‘Load shedding’ has become a term that sends shivers down most South African’s spines as it inevitably entails hours of darkness, unproductivity – economic and other, unprecedented traffic and an endless domino effect of more far reaching and negative repercussions for us all. Load shedding is a term that is continuously thrown around by the media – for good reason, however what does it actually mean and why are we experiencing it now, and so frequently?
Eskom, is South Africa’s state owned primary ‘electricity supplier’ which means that they are principally responsible for producing and distributing electricity countrywide. Most of this electricity is distributed to the relevant municipalities who then supply the majority of us. According to their website, Eskom only directly supplies “more than 5 million households.” The issue however, with having one dominant supplier of electricity is that when that service provider is no longer able to provide said service or supply the electricity to meet the demand required of it, it leaves its customers stranded and with little to no sustainable and immediate alternatives – in essence, as consumers we have all our eggs in the Eskom basket, and when that breaks, we’re all affected. Eskom’s delineation of the two possible reasons for not it not being able to meet the demand include fluctuating “peak periods” in which the demand is higher than normal and, an ever-growing population who also require electricity. However, as the most recent load shedding has indicated, these are far from the only two reasons behind Eskom’s inability to supply South Africa consistently with electricity.
The latest power cuts have shed light on the fact that there are some very serious infrastructural issues within the debt-ridden power supplier; most of these are largely due to a lack of maintenance in the various plants countrywide. Another contributing factor in the power debacle is that one of Eskom’s newest power plants; the Ingula hydropower plant project, which was only built two years ago for the very purpose of supplying sufficient additional power during peak supply demand periods, has done the opposite of what it was commissioned to do. In fact, since its installation it has been running at “at least 25% below its installed capacity” (Bloomberg). According to Eskom, the troubleshooting at the plant is currently still “in the development stage.”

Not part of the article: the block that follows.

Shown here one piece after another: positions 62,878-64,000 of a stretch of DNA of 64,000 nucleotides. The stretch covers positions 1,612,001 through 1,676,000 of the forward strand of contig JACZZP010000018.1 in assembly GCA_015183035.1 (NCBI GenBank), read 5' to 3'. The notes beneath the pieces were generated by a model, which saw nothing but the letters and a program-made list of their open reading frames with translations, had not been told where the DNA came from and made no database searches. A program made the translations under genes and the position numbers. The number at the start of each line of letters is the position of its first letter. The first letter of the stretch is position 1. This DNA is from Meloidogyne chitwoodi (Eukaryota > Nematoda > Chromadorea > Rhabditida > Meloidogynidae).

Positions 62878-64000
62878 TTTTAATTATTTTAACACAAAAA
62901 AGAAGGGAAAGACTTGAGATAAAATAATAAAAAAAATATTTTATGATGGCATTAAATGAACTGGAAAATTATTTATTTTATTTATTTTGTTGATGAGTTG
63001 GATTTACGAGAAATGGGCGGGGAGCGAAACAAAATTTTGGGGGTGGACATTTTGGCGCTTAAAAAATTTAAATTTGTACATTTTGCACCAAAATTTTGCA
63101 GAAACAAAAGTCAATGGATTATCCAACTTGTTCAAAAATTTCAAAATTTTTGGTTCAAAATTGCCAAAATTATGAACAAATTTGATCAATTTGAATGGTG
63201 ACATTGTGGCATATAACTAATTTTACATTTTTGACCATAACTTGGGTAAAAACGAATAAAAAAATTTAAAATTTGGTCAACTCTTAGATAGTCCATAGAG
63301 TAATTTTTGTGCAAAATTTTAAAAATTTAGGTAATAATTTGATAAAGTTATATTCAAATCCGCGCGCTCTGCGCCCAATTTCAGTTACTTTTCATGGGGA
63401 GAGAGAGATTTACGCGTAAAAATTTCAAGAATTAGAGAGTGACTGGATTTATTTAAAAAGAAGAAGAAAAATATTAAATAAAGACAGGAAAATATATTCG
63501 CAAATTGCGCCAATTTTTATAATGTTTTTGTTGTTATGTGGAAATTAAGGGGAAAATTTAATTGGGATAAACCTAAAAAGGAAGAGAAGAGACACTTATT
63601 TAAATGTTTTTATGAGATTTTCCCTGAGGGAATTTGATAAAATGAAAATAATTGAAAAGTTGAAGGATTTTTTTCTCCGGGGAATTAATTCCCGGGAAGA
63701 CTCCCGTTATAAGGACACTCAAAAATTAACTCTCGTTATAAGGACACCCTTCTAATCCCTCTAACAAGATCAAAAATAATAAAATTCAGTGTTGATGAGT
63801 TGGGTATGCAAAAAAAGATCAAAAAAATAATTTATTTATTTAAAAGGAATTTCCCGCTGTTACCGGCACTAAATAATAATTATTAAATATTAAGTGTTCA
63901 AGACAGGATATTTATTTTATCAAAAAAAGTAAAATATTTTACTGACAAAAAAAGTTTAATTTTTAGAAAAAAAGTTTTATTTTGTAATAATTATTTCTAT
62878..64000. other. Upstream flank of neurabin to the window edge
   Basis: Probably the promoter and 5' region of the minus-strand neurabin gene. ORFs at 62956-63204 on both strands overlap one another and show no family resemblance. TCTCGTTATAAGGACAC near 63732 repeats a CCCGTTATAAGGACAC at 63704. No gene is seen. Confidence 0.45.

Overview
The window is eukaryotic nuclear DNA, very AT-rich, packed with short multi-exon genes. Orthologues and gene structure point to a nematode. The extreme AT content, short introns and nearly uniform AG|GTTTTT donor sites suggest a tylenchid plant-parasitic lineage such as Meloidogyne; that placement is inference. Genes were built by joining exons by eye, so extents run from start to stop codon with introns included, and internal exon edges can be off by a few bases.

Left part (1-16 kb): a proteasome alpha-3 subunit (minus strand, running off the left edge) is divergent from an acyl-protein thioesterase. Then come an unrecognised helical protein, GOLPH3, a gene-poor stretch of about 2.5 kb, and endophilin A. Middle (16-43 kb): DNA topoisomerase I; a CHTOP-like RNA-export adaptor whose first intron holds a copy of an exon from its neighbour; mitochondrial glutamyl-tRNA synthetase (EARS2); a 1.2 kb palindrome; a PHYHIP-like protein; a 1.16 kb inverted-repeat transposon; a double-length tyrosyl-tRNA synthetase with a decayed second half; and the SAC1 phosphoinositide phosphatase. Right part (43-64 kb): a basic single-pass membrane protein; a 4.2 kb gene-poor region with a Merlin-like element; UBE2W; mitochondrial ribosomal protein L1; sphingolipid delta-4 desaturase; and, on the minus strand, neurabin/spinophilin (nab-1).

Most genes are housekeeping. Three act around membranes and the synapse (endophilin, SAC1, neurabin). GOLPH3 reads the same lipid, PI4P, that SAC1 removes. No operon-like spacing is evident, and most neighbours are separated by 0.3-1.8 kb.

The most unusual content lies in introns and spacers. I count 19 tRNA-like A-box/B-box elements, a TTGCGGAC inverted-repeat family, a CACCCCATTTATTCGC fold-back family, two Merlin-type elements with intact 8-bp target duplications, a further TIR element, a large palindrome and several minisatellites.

With all that in mind, it’s important to understand what the difference between load curtailments and load shedding is, as well as the different stages and what they mean for us all. In essence, load curtailments are directly applicable to large industrial consumers of electricity. The curtailment applies specifically to them and calls on these parties to reduce their consumption first by approximately 20%. Load shedding affects us all in that it occurs when the demand is way higher than the available supply and therefore there is no time to implement curtailments, but rather rotational power cuts. The duration of these is where the ‘stage’ element comes in. According to Eskom’s website, there are four load shedding stages, each one denotes the number of mega-watts on the national grid that need to be shed in order to avoid an unplanned black-out. Stage 1 load shedding means 1000 MW of power needs to be shed from the grid, stage 2 equates to 2000 MW and so on. For most, these periods of no power last approximately two hours long, but in Johannesburg these periods last for four hours. In the last round of load shedding, the terms stage 5, 6, 7 and even 8 were also mentioned – hopefully not too indicative of what’s to come.
For more information, or for current/future load shedding schedules in your area, visit www.eskom.co.za .